NEW YORK (Feb. 1)
For 16 years, Bobbi Breslove has prepared children for grade school and taught them Jewish values.
Breslove is a head teacher at the Friedland Nursery School at Temple Beth Rishon in Wyckoff, N.J., where 22 teachers steer 150 children up to kindergarten age through a curriculum tied to the Jewish calendar.
But when she retires, Breslove, like thousands of colleagues who work in Jewish early childhood education, will have accumulated no pension or other benefits.
“I’ll leave with what I came with — nothing,” she says.
Still, Breslove is among the luckier teachers: Three years ago, Beth Rishon approved a three-year pay raise starting at 25 percent.
That “certainly made you feel more appreciated,” she adds.
Financial security remains in short supply among the estimated 60,000 Jewish educators nationwide, however. That’s especially true among early childhood teachers, who generally do not receive benefits and draw salaries even lower than those paid to their public school counterparts, a new study shows.
The survey by the Coalition for the Advancement of Jewish Education comes as the national Jewish federation system’s Jewish Education Service of North America launches an unprecedented drive to improve recruitment and retention in the field.
Billed as the first Jewish Education Leadership Summit, the JESNA conference in Fort Lauderdale, Fla., from Feb. 8-10 will feature an unusual mix of mega-donors and teachers, administrators and lay leaders from congregational and day schools. They will engage in “hands-on work” aimed at finding and keeping top Jewish educators.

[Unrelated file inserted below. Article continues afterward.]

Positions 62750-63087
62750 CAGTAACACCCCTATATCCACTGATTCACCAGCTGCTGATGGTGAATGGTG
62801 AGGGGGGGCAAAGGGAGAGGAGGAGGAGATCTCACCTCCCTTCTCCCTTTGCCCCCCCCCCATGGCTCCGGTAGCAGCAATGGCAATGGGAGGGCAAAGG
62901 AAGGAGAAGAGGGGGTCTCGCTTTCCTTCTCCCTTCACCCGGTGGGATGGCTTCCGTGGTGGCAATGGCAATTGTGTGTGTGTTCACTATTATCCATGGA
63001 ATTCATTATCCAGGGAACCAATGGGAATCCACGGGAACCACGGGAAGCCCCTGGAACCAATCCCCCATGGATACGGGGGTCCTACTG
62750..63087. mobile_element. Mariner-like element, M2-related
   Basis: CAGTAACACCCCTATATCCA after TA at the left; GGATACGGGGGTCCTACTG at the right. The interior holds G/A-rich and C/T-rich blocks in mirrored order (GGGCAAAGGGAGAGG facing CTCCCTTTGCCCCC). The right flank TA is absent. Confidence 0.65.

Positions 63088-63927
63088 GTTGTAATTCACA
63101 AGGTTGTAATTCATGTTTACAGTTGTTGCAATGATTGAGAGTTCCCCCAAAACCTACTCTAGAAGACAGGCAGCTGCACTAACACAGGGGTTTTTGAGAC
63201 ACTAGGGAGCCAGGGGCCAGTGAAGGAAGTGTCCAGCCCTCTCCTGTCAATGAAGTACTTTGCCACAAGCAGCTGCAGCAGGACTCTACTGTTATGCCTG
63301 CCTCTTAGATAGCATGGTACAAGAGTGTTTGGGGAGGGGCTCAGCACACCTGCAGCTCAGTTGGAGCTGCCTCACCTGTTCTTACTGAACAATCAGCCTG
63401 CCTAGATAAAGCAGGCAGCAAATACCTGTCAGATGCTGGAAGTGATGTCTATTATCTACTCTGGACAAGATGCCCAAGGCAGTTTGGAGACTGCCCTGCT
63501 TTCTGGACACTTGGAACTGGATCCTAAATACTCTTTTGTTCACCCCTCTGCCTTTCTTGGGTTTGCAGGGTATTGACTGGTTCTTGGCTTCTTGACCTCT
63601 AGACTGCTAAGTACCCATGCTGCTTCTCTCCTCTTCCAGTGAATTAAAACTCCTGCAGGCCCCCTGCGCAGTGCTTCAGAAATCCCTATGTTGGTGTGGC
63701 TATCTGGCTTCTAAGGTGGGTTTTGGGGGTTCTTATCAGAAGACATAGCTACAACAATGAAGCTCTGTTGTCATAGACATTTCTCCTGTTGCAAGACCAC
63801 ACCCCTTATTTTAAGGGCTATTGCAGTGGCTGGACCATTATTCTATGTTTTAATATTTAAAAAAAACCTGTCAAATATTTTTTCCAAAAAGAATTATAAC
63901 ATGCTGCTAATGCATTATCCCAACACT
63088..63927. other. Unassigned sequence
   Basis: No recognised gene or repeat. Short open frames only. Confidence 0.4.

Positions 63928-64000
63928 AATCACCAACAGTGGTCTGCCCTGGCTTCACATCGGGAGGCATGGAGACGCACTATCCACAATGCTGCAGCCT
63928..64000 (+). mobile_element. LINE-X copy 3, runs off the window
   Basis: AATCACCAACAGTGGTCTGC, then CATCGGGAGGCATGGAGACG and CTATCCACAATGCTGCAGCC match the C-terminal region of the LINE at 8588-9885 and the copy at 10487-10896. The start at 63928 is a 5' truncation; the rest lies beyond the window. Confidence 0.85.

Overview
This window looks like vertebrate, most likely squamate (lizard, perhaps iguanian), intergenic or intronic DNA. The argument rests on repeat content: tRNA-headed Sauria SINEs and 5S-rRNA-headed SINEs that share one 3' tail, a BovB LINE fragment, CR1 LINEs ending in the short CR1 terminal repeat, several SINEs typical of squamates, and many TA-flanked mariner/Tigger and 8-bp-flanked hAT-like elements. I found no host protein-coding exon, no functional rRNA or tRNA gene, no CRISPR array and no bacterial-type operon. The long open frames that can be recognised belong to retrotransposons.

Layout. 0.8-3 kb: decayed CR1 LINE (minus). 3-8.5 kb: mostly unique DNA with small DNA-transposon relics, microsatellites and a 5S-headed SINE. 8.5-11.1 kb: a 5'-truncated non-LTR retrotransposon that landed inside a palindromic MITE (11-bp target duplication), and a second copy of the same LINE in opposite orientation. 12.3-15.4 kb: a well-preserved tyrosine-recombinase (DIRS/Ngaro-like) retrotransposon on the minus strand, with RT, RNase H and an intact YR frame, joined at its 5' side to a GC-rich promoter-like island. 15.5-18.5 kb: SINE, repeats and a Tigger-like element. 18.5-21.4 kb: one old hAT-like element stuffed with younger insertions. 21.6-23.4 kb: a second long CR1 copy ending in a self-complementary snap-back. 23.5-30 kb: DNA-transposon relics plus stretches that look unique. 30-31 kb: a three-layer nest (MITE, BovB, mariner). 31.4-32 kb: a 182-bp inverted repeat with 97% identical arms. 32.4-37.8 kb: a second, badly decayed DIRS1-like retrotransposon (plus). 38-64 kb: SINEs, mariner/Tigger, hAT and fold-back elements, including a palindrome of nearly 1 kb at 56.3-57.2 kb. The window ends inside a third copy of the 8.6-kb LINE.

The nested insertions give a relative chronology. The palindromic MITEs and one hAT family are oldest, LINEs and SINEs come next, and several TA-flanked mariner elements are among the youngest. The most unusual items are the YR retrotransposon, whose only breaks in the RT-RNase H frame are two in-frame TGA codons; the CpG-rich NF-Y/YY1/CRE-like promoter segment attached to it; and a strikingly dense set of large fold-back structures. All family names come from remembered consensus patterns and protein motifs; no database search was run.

The summit already has attracted more than twice the 150 people expected because the issues are “striking a responsive chord,” says Jonathan Woocher, JESNA’s president.
Highlighting the summit will be the Jewish Educator Recruitment/Retention Initiative, a recent project of JESNA and the Covenant Foundation. The initiative aims to create marketing strategies to attract new educators and make “cultural and structural changes” to “improve the quality of professional life for Jewish educators,” according to the plan.
The initiative comes as Jewish education has grown into a $3 billion-plus enterprise nationwide. An estimated 535,000 students attend early childhood programs, day schools and congregational schools, where 66,000 teachers and administrators work, according to CAJE.
Yet that money “is not always spent in the most efficient and effective way,” Woocher says.
One area ripe for economic change, CAJE maintains, is teacher wages in early childhood programs. The coalition’s survey, conducted over the past three years, found that the median annual salary for early childhood educators is $22,550 based on a 25-hour work week — well below the $54,000 median Jewish salary that the most recent National Jewish Population Survey found.
In comparison, full-time Jewish day school teachers earn a median $41,250, while congregational school teachers who work just a few hours a week earn an estimated $2,500.
Most early childhood educators are women with a median of 12 years of experience. They typically rely on their spouses for the bulk of the family’s income, the CAJE survey found.
“Is it really defensible from a Jewish point of view to be paying someone a salary on which they cannot be raising a Jewish family?” asks Eli Schaap, CAJE’s assistant executive director.